1973 Camp Fortune Andrew Huggett Family




March Finish album with George Martin, Air Studios
April Record launch. Promotion, and  reception on Buckingham Palace Mall
April Concerts in Bournemouth, Paris and Wigmore Hall, London
May Return to Canada

June CBC Radio Canada, Mount Orford Live Broadcast 

June Record score for NFB film, Evelyn Lambart's "A Christmas Story"

July two shows, CBC Camp Fortune, Quebec  
August National Arts Centre Theatre, Ottawa - 6 shows
September New record album for CBC, Hull
October Fly back to London
October Purchase house in London with the assistance of Margaret's father.

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Laying down final backup vocals for the new album in London.

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Andrew Huggett wrote this song about Soho behind Piccadilly Circus in London in the summer of 1971.  George Martin was not keen on the original lyrics, which focused on the depressing side of life in that part of the city, and encouraged Andrew to rewrite them with what he felt would be a more accessible "boy meets girl" kind of theme.  This version features "George's" lyrics.

Andrew on vocals, guitar, and baroque oboe; Margaret on piano; Margaret, Jennifer, Ian, and Fiona, backup vocals.  The french horn parts played here by Nicholas Bush & Kieth Whitmore were played on the alto recorders by Ian and Leslie in the live shows.

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Jennifer in the studio with a couple boys from the LSO. George Martin wanted a bigger sound than one cello could provide.



In February 1973, the Huggetts returned to Air Studios to complete their first album with George Martin. Andrew recalls, "We arrived at Air on Monday at 10 am. George had booked a bass player, Tony Bennett's drummer, Kenny Clare, and a 13-piece string section under the direction of string arranger Lew Warburton. The first song we laid down was one we'd done many times in concert, Dad and mine's "Love to Share," with me on guitar and lead vocals. Lew counted us in, and we all started. The effect of playing with all the extra musicians was both thrilling and, at the same time, totally overwhelming. Our sound up to this point had always been dictated by how much noise the six of us could make playing relatively quiet acoustic instruments. This felt huge and foreign. We did a run-through for levels and recorded the song on the second take. There was no time for pickups or retakes. We had the orchestra for three hours, and it was expensive, and Mom also had several songs to do with them. At the time, we were all thrilled by what we heard. Lew's string arrangements were beautiful, and all the players were the best in London. However, many years later, I think these new forces often overshadowed the Huggett Family's unique sound. In my opinion, as much as I loved it at the time, a little more restraint in the use of the orchestra would have achieved a more authentic result."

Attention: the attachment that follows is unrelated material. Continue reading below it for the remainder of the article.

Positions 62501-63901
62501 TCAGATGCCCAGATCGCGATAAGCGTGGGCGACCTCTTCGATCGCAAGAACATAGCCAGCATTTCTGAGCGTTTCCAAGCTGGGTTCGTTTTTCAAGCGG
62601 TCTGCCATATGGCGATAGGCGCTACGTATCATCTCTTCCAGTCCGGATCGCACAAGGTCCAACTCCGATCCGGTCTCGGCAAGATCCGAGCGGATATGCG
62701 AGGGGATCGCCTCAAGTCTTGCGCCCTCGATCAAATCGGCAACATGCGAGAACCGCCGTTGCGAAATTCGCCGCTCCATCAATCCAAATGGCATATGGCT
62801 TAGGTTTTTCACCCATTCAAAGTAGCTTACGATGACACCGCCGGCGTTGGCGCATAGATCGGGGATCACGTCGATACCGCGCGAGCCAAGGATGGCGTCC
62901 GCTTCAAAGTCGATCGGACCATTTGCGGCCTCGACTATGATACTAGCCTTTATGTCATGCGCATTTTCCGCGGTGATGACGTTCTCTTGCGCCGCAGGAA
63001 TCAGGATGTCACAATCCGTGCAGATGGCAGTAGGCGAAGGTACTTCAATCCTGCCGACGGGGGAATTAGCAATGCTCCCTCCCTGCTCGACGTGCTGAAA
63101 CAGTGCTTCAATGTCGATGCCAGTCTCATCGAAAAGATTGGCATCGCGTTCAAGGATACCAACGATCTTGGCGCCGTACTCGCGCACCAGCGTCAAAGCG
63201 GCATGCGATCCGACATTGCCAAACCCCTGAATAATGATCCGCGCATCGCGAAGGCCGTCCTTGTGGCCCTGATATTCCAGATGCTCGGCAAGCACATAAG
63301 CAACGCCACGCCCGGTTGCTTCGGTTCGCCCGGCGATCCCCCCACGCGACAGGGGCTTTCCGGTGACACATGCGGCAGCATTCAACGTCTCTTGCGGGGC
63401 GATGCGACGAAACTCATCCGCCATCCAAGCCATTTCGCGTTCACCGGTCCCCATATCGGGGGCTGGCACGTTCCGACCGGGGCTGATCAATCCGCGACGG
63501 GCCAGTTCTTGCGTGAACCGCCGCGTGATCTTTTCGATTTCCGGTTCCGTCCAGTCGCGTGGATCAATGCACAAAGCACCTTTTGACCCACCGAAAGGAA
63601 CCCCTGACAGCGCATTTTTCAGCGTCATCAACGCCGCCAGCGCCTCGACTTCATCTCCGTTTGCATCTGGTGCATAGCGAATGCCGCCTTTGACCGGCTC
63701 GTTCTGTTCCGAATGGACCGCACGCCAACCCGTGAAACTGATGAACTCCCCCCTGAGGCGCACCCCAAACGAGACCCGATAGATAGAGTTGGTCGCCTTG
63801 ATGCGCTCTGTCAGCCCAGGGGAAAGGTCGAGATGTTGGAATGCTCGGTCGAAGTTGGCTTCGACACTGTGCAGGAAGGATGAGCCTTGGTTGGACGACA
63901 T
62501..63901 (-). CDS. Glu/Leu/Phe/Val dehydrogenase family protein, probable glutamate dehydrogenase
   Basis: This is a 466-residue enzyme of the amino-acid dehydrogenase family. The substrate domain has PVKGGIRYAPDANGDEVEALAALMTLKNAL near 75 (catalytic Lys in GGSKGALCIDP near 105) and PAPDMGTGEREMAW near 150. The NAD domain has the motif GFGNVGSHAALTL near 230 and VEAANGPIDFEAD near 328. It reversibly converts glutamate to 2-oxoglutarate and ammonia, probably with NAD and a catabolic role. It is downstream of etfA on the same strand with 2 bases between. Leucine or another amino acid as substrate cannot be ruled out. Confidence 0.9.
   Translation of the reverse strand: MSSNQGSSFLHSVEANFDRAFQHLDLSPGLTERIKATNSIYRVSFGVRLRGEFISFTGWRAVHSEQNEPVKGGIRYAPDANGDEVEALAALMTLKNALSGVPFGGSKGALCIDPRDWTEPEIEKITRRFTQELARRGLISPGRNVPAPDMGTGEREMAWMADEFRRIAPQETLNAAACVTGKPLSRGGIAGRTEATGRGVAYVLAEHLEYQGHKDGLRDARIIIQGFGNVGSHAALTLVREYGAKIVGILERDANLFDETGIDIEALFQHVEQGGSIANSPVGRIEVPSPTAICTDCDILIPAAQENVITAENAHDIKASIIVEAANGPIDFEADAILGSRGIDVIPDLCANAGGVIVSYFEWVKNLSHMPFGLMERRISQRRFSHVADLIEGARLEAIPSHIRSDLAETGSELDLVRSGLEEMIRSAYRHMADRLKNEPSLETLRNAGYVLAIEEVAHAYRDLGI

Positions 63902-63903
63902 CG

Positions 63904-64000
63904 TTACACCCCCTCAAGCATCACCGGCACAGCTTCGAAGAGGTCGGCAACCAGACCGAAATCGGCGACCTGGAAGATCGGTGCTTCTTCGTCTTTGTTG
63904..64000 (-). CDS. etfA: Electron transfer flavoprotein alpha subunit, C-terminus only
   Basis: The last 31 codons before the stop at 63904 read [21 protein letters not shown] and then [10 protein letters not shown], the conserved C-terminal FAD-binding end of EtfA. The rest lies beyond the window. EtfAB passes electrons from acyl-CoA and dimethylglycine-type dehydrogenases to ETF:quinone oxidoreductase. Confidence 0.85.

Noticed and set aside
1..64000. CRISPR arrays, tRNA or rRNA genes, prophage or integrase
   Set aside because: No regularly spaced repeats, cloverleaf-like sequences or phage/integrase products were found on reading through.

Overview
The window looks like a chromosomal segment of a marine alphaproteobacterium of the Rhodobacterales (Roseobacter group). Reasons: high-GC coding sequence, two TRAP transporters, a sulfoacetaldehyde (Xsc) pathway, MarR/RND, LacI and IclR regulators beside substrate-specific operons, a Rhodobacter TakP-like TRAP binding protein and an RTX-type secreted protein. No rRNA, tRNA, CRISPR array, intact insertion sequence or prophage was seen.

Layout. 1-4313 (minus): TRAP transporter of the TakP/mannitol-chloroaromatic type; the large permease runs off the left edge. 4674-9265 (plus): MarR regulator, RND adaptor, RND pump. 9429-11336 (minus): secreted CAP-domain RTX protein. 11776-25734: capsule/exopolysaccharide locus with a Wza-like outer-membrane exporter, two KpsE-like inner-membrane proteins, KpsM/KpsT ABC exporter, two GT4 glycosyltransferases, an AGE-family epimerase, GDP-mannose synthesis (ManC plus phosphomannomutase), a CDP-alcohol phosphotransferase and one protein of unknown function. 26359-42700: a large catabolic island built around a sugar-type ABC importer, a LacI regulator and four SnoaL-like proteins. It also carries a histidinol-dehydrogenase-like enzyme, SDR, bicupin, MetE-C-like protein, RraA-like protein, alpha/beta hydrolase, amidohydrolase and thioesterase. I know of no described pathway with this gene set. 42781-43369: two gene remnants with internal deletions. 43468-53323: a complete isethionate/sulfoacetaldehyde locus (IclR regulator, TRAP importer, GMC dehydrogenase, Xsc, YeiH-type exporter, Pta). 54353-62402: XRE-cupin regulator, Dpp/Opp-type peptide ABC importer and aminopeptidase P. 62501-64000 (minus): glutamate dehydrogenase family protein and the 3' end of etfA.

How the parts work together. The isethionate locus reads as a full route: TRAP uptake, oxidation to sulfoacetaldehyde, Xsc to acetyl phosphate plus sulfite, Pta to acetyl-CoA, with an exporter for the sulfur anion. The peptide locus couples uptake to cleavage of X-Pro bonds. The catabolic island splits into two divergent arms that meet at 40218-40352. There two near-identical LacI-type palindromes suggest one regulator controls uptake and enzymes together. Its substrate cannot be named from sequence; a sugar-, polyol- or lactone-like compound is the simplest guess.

Titled "The Huggett Family," the album was released on the Pye label in England in April 1973 and in August on the Daffodil label in Canada. In London, a significant publicity launch was planned, including a concert at London's Wigmore Hall and a press reception at the Institute of Contemporary Arts on the Mall, the red paved main access to the gates of Buckingham Palace.


A public relations company was engaged to secure interviews and exposure for the family in the press and on TV. At the time, there were only 3 TV stations in England, BBC 1 & 2 and ITV. BBC 1 and 2 shared the same 6 o'clock news show and had sent a camera crew to Dorset to interview and film the Huggetts riding horses on the downs in slow motion under which they planned to play Greensleeves. There was a tense moment when Fiona was thrown from her horse during the shoot. There was further excitement when the interview was played on the National BBC 6 o'clock news. The horses weren't the only thing being played in slow motion. The playback of Greensleeves was also at half-speed, which made it sound like it was being sung by a chorus of slow-witted tenors. Leslie was apoplectic and immediately demanded that the BBC issue an apology and replay the spot with the music at the correct speed, which the BBC did the next day. Ironically, on that same next day, ITV also played their interview with the Huggetts on their 6 pm news at exactly the same time as the BBC rerun. Thus, for three minutes on April 1st (of all days) 1973, the Huggetts monopolized primetime TV across all of England.